Foster care is a temporary living situation for children whose parents cannot take care of them and whose need for care has come to the attention of child welfare agency staff. A minor will be placed into a ward, group home, or private home of a state-certified caregiver, referred to as a “foster parent” or with a family member approved by the state. The placement of the child is normally arranged through the government or a social service agency.  

Over half of children who enter foster care return to their families. 

How long children stay in foster care depends on their family situation and what options are available in their communities. For some children, their stay in foster care is brief; for others foster care lasts one to three years or, in some cases, longer. A key goal of foster care programs is to ensure that children live in stable, lifelong families, since secure attachment to at least one parenting adult is crucial to healthy child development and well-being.  

On any given day, there are nearly 443,000 children in foster care in the United States.  On average, children remain in state care for nearly two years and six percent of children in foster care have languished there for five or more years. There continue to be many that “age out” of the system, meaning when they turn 18 they are on their own.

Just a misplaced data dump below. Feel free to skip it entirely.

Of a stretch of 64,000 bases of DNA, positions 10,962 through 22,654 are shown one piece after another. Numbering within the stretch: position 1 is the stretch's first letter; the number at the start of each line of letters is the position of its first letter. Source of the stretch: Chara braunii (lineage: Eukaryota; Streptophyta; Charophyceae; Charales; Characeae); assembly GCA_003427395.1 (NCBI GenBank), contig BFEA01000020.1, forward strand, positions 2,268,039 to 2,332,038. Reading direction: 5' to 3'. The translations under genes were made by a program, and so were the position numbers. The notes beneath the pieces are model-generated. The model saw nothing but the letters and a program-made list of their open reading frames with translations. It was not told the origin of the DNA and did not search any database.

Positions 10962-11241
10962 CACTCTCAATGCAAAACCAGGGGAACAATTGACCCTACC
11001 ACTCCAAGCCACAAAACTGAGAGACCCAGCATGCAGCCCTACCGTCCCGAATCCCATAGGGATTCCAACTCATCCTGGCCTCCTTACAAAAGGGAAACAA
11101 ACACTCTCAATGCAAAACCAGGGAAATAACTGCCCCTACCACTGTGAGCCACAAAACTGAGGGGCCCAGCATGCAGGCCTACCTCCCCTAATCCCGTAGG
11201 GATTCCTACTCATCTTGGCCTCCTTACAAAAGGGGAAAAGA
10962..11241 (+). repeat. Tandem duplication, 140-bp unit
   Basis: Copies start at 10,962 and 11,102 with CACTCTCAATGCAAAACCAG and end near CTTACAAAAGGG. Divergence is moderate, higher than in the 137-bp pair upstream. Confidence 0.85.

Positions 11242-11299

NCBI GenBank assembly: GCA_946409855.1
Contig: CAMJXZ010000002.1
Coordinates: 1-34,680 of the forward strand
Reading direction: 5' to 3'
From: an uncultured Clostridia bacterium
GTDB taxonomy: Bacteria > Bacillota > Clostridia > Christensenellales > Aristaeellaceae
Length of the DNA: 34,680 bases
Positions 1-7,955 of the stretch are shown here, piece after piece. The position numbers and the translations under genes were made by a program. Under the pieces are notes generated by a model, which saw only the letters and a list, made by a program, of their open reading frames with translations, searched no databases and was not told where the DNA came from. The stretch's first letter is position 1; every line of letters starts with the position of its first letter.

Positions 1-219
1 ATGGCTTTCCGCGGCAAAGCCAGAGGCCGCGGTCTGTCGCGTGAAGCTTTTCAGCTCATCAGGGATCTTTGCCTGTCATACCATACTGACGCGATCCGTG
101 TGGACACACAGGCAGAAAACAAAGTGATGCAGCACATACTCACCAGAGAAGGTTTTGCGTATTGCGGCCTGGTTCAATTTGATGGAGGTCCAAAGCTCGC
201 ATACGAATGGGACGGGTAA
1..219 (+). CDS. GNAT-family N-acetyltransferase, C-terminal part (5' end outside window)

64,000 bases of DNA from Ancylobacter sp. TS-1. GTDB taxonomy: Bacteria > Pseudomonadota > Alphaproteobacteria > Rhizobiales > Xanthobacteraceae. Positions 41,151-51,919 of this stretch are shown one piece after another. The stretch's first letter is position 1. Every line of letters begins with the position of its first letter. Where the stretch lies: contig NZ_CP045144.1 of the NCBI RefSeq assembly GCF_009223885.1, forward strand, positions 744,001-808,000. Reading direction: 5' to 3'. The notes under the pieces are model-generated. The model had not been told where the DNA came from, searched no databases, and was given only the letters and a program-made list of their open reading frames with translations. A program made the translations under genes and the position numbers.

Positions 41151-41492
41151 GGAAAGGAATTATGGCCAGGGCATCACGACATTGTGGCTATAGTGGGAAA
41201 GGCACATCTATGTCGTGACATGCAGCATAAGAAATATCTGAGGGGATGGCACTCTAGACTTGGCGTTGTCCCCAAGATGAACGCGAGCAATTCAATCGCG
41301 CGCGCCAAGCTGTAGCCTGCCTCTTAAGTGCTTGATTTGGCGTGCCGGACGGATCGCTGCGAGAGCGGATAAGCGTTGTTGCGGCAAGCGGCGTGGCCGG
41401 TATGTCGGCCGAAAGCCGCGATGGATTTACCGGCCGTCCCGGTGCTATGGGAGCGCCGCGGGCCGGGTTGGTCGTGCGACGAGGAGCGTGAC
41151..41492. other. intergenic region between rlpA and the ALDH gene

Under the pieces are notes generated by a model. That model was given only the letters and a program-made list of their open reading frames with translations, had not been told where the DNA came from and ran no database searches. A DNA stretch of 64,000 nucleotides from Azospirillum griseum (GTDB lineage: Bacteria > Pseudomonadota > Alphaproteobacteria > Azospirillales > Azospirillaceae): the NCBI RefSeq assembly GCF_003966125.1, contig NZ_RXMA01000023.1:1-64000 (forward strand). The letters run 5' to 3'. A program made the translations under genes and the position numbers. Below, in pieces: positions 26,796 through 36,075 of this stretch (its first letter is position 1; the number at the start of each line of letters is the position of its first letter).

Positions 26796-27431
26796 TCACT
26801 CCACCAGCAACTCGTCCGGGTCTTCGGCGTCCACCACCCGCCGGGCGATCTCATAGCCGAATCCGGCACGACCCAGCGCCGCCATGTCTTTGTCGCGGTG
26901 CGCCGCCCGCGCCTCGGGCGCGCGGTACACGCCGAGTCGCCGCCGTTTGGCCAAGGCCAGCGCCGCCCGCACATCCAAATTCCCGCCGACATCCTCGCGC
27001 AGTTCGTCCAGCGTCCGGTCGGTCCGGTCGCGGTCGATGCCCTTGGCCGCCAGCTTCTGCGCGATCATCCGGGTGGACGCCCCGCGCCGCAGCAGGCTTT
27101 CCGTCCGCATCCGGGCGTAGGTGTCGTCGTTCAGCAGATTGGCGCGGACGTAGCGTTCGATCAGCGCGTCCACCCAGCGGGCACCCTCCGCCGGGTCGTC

There are many children in foster care come from all backgrounds—most share a background of abuse or neglect. They can be newborns, toddlers, or teenagers. They come from every state, race, religion, and socio-economic group. In too many instances, their parents have unresolved substance abuse issues that contributes to the need for the children to go into foster care. 

There is an urgent need for families to care for: 

Trauma from their past influences the behavior of children in foster care. They’ve learned habits that helped keep them safe—habits which can negatively impact how they relate to the world around them. As a foster or adoptive family, you can offer a safe home and a chance to replace old habits with new ones. Training is offered to help you understand the trauma they’ve experienced and to effectively care for them. 

There are two ways to adopt children from foster care: the first is foster-to-adopt; the second is adopt a waiting child. Regardless of the path you take, adopting through foster care is an attractive option for those seeking to grow their families: 

  • avoids fees associated with private adoption 
  • free preparatory training to help you navigate the inevitable bumps along the way 
  • Medicaid support for each child, with other subsidies available on an as-needed basis 
  • comprehensive post-adoptive support